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Theravada Buddhist polities in ancient Southeast Asia comprised kingdoms located in present-day Cambodia, Laos, Myanmar, and Thailand. Theravada Buddhism became influential in mainland Southeast Asia in the 11th century. Little information exists on the economy of daily life during that period; existing records from 1100 until 1600 mainly deal with administrative and religious affairs, from which some information about the economy can be extracted. These mainland Buddhist polities are typically described as practicing “redistributive economic systems,” a term that Karl Polanyi used to refer to geopolitical entities in which the primary source of subsistence is agriculture, and an administrative center, usually located in the capital, collects revenue from taxes on agricultural production, trade, and other specialized activities that are owned or controlled by the central government or other designated authorities, such as religious orders. The redistributive model is contrasted with the market economies of maritime port polities such as those in insular Southeast Asia. This binary opposition is, however, overstated, as demonstrated by diversity found in mainland Southeast Asia, where some polities relied both on agriculture and maritime trade. Polanyi’s model does not satisfactorily account for the diversity of the Theravada Buddhist polities of Myanmar and Thailand. Some scholars from Redfield and Singer to Miksic have constructed more elaborate models including the orthogenetic versus heterogenetic spectrum, on the basis of Polanyi’s thought but which attempt to utilize polythetic rather than monothetic concepts and scalar rather than stadial classifications.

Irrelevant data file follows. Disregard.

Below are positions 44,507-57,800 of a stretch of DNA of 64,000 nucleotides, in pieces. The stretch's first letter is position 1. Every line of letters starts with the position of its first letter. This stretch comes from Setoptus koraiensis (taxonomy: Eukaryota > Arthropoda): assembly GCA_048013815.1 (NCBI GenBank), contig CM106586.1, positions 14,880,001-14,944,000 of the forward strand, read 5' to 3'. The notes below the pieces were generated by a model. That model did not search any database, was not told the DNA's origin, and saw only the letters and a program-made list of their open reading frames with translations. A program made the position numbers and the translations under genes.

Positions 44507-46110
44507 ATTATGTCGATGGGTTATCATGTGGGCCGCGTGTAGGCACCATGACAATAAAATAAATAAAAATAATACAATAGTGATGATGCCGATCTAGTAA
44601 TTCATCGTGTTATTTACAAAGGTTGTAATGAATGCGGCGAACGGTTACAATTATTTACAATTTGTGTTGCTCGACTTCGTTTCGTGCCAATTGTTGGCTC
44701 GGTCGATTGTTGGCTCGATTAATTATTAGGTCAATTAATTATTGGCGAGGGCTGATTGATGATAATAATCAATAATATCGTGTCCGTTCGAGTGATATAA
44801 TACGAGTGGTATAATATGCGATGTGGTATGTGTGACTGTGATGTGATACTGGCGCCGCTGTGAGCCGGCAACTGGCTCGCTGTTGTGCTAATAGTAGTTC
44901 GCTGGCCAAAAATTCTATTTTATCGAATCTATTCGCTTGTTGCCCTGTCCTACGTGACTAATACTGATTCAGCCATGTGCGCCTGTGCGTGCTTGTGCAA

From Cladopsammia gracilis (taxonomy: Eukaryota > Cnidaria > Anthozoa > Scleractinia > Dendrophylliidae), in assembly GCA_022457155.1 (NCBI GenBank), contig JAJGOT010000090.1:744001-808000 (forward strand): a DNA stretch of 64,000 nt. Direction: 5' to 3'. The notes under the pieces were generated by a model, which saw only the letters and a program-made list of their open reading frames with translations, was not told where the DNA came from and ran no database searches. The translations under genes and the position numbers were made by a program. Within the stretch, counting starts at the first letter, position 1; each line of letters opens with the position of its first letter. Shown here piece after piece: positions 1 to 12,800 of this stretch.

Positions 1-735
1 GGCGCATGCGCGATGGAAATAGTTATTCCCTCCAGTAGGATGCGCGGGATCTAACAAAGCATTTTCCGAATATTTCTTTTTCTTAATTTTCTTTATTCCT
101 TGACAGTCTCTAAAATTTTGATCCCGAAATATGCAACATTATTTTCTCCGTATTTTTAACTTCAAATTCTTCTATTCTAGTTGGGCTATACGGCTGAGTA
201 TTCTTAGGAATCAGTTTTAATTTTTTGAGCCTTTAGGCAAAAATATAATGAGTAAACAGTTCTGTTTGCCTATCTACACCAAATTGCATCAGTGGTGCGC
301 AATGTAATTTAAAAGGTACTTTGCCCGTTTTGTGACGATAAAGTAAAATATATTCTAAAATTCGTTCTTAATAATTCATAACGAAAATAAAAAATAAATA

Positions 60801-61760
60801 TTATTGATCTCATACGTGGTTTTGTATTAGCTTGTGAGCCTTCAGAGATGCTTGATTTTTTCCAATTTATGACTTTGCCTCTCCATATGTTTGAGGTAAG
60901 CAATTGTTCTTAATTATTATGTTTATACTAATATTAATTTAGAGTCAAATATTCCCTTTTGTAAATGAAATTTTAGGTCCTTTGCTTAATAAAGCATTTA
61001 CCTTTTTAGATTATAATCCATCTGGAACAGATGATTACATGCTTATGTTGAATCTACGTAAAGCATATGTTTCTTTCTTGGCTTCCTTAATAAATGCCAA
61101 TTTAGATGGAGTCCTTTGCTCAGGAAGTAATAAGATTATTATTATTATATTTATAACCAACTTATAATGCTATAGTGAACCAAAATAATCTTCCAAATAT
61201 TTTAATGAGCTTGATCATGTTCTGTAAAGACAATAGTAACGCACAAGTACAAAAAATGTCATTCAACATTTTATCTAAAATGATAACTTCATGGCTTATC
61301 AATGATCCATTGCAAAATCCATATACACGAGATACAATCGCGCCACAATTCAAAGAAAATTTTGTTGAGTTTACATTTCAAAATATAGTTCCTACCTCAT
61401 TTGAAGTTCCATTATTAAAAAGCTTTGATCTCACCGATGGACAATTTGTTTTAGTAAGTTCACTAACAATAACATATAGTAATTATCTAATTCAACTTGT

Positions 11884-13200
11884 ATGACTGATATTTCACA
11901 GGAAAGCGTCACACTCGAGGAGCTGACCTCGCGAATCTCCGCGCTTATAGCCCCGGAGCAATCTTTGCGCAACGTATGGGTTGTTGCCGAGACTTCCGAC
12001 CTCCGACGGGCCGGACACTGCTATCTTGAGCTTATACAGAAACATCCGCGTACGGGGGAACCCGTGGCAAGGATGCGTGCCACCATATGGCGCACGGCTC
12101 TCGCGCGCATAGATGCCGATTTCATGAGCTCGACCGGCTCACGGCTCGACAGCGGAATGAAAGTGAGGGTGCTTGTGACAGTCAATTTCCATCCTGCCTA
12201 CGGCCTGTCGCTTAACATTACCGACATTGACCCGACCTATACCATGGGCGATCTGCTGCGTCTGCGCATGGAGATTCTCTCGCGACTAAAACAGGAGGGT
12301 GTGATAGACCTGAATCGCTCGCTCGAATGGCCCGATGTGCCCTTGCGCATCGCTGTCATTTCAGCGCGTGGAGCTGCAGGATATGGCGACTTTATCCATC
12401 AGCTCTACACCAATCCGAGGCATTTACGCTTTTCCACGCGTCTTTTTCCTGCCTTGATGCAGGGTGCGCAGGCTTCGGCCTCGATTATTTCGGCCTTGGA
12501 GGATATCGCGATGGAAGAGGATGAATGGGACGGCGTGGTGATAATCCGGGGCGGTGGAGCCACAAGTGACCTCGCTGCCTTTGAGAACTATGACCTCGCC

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The Dutch East India Company, also known by its historic initials VOC, was a chartered trading company that was active between 1602 and 1795. Formed by a merger of six smaller trading firms that traded in the East Indies and backed by a monopoly of trade, this proto-conglomerate emerged as a driving force in globalization, transregional investment, and early European colonization in Asia and Africa. The VOC operated as a profit-driven shareholder corporation and at the apex of its power, around the turn of the 17th and 18th centuries, maintained a series of factories and settlements stretching from Cape Town in Southern Africa, the Malabar and Coromandel coasts of India, Bengal, to insular and mainland Southeast Asia and as far as Taiwan (Formosa) and Japan. Chartered companies possessed considerable investments and infrastructure outside Europe, especially with their administrative apparatus, contacts, business networks, and trading knowledge. This in turn laid the foundations for Dutch imperialism during the 19th century.